When we planned our first year in retirement we knew we would spend a year in Thailand, but after that first year we started looking at several options. Lori had a milestone birthday coming up in October 2015. She wanted to get back to Italy and several other places to celebrate it so we decided once we left Thailand we would fly  to Europe and then take a repositioning cruise from Italy back to the U.S.

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We learned about repositioning cruises several years ago while doing travel research on what to bring on a cruise on the internet. It was very intriguing and we thought one day we might be able to use it as a transportation option instead of flying.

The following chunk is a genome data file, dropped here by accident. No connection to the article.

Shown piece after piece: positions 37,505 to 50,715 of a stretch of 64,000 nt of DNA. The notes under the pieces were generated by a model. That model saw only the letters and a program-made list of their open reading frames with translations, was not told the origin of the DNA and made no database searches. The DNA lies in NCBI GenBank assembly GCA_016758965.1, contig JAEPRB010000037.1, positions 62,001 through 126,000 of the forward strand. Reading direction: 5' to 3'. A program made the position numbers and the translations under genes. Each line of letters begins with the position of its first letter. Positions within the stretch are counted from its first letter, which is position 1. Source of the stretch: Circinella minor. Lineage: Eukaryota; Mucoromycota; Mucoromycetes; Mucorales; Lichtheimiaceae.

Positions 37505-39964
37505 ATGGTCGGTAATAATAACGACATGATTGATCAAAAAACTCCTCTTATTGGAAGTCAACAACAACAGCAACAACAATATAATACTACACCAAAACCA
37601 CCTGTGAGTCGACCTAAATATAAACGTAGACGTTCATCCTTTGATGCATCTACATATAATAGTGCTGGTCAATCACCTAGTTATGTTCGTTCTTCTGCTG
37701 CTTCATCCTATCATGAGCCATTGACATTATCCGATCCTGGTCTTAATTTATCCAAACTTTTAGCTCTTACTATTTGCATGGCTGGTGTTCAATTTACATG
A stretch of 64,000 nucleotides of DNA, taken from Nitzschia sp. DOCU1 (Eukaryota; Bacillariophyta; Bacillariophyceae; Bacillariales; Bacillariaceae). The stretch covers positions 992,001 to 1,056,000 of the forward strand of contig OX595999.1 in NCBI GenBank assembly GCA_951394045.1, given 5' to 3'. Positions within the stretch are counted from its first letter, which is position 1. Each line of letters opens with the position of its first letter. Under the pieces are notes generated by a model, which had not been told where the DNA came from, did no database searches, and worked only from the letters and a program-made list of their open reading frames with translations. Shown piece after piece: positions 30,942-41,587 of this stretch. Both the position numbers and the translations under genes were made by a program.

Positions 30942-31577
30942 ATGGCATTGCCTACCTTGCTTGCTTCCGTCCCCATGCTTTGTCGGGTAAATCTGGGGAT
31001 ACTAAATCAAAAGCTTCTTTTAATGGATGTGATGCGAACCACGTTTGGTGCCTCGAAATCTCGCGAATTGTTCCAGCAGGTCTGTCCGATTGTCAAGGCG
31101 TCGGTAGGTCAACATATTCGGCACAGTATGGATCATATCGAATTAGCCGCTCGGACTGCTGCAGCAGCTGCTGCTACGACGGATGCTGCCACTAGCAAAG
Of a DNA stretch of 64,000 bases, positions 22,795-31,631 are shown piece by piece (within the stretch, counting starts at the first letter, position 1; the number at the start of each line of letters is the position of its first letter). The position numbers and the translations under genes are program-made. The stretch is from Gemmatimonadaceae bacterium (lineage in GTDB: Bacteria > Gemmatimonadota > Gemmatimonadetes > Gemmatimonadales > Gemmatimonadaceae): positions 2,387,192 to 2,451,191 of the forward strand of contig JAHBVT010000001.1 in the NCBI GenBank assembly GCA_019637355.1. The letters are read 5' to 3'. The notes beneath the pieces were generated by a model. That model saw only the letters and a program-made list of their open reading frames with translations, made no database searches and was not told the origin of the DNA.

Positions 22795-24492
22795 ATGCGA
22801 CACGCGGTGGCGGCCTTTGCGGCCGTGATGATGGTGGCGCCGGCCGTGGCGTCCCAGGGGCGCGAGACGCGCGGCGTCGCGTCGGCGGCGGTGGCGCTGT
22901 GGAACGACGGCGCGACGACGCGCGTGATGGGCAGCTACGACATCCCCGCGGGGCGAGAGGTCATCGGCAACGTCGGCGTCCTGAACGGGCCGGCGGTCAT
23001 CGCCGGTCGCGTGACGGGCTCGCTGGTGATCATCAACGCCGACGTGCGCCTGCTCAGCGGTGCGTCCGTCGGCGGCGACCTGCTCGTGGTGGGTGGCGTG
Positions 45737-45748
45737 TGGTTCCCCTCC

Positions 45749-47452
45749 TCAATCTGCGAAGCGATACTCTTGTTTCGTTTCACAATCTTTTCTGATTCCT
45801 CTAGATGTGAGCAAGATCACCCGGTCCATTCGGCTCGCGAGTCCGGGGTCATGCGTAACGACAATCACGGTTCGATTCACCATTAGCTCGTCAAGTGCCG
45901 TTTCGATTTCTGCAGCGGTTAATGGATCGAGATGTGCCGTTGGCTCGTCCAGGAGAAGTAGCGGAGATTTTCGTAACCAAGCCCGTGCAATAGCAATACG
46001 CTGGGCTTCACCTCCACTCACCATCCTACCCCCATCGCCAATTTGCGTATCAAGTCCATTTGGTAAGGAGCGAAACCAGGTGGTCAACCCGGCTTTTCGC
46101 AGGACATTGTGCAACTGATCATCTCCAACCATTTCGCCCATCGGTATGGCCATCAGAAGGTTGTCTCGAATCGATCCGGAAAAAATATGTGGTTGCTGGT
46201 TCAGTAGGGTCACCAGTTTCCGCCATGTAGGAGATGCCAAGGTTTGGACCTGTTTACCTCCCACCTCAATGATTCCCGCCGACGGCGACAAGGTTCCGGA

As we told people about our plans, we were often asked, “What is a repositioning cruise?’

Everyone is familiar with basic cruises, but a repositioning cruise is when a cruise ship moves from one area of operation to another. For example, cruise ships spend the summer months sailing in the Mediterranean region and then in the fall they cruise across the Atlantic Ocean to winter in the Caribbean. In the spring, they simply reverse direction and on it goes.


Since these trips are usually one-way and during the less-busy off season, you can get some really good deals on these two week cruises.

Most stop in several amazing ports in Europe or the Caribbean for a week prior to the transatlantic crossing, which is usually another week at sea. There are plenty of activities and lectures during your week at sea. Don’t forget to bring a few books or your e-reader.